The First Things First Board proudly welcomed three new members in recent weeks. Judge Richard Weiss of Kingman, Vince Yanez of Mesa and Marcia Klipsch of Tucson have diverse experiences and perspectives that drove them to apply for Board service.
Judge Weiss recently retired as Superior Court Judge for Mohave County. His vast experience dealing with individuals and families in both civil and criminal proceedings underscored for him the value of prevention.
“The defendants and parties to the cases I heard were so diverse, but many shared one common issue: adverse experiences early in life,” Judge Weiss said. “Children who experience poverty, abuse, and caregivers who struggle with violence or drug use, grow up to face a whole host of issues of their own. Early childhood, therefore represents our best opportunity to prevent those adverse experiences and promote healthy, successful futures for Arizona’s children.”
Yanez, who serves as a Senior Vice President with the Helios Education Foundation and who previously served for six years as executive director of the state Board of Education, said student achievement requires a focus on the early years.
“A child’s earliest years lay the foundation for future success – in school and in life,” Yanez said. “Too often, we talk about educational investments in a vacuum – early learning, K-12 or post-secondary. Quality and access matter at all levels. It is crucial that education partners, community leaders and policymakers work together to ensure that all Arizona children have a world-class education, from cradle to career.”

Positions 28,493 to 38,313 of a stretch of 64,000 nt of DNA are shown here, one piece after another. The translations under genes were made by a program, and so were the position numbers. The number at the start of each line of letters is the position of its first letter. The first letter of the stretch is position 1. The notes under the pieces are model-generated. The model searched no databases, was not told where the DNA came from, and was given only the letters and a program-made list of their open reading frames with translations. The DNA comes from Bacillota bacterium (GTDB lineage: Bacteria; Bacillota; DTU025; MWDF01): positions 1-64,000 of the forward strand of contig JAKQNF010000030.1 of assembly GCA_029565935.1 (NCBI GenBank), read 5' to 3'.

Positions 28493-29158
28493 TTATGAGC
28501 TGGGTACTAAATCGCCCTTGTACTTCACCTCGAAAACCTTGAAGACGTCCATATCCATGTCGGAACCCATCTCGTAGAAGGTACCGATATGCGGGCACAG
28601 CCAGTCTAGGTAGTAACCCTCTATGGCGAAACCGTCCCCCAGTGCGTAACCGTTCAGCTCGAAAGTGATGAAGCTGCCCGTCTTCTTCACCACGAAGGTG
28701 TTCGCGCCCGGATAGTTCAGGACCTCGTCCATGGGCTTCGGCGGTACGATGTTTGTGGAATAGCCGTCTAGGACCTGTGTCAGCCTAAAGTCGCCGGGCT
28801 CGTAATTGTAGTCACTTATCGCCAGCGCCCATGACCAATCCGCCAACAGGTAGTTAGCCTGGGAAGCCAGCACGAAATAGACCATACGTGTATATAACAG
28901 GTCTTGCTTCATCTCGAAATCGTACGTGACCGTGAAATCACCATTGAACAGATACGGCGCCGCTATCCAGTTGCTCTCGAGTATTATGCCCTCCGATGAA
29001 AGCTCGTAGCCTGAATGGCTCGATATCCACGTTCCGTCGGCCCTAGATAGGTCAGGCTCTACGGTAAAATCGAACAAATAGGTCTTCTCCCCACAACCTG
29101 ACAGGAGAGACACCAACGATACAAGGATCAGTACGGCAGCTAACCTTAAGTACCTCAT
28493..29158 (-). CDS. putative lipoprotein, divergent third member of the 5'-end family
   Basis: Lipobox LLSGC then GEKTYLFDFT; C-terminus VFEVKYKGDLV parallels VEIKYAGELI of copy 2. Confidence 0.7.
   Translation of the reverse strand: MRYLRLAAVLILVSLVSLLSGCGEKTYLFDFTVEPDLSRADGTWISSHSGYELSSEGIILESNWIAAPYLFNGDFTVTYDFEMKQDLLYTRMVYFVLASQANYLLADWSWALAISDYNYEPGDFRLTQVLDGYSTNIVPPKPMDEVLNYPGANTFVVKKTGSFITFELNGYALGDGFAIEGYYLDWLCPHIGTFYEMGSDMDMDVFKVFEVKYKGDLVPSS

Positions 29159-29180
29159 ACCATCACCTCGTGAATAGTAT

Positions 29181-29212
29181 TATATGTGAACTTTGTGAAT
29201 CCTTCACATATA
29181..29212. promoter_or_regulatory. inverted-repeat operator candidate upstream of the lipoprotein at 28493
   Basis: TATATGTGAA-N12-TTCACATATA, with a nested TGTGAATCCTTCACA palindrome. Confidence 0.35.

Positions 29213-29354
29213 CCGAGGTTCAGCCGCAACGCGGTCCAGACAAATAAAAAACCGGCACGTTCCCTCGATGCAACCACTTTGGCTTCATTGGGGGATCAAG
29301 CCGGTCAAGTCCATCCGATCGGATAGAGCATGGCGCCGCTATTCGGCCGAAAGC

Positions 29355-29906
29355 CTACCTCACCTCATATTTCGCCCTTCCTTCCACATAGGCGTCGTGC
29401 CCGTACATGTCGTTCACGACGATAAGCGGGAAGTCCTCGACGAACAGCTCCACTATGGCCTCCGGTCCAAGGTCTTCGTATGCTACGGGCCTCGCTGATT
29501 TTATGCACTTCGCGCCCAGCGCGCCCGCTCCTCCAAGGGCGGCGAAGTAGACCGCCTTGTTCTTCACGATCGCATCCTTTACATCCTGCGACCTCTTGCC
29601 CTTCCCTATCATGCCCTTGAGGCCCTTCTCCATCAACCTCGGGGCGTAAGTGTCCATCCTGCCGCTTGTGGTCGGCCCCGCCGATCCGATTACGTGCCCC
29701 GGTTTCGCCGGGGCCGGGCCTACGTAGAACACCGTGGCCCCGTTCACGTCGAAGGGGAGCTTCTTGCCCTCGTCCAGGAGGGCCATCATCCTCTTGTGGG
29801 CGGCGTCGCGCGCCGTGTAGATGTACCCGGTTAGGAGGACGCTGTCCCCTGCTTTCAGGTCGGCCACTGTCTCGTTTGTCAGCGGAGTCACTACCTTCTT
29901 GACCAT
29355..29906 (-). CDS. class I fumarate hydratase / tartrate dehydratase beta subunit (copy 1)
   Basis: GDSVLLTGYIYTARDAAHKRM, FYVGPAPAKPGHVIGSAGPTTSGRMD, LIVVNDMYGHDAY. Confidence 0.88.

Klipsch, who served for five years on the First Things First Pima North Regional Council and is a former business owner, said early childhood supports the future careers of children and their families.
“Early childhood investments support today’s workforce and tomorrow’s,” Klipsch said. “Parents who have access to early learning support are better able to complete college and maintain employment. Children with access to high quality early learning do better in school and develop the skills necessary to be successful in their future careers. We must work to ensure that all Arizonans understand that supporting early childhood development is economic development.”
Weiss, Yanez and Klipsch succeed Nadine Mathis Basha, Gayle Burns and Ruth Solomon, whose terms on the Board expired in January. They join an already diverse group that is charged with stewarding Arizona’s early childhood investment and ensuring that FTF programs improve outcomes for children statewide. All three new members were appointed by Governor Doug Ducey and confirmed unanimously by the state Senate. For more information on the FTF Board and its members, please visit https://www.ftf-stg.magnetry.com/governance/board/members/.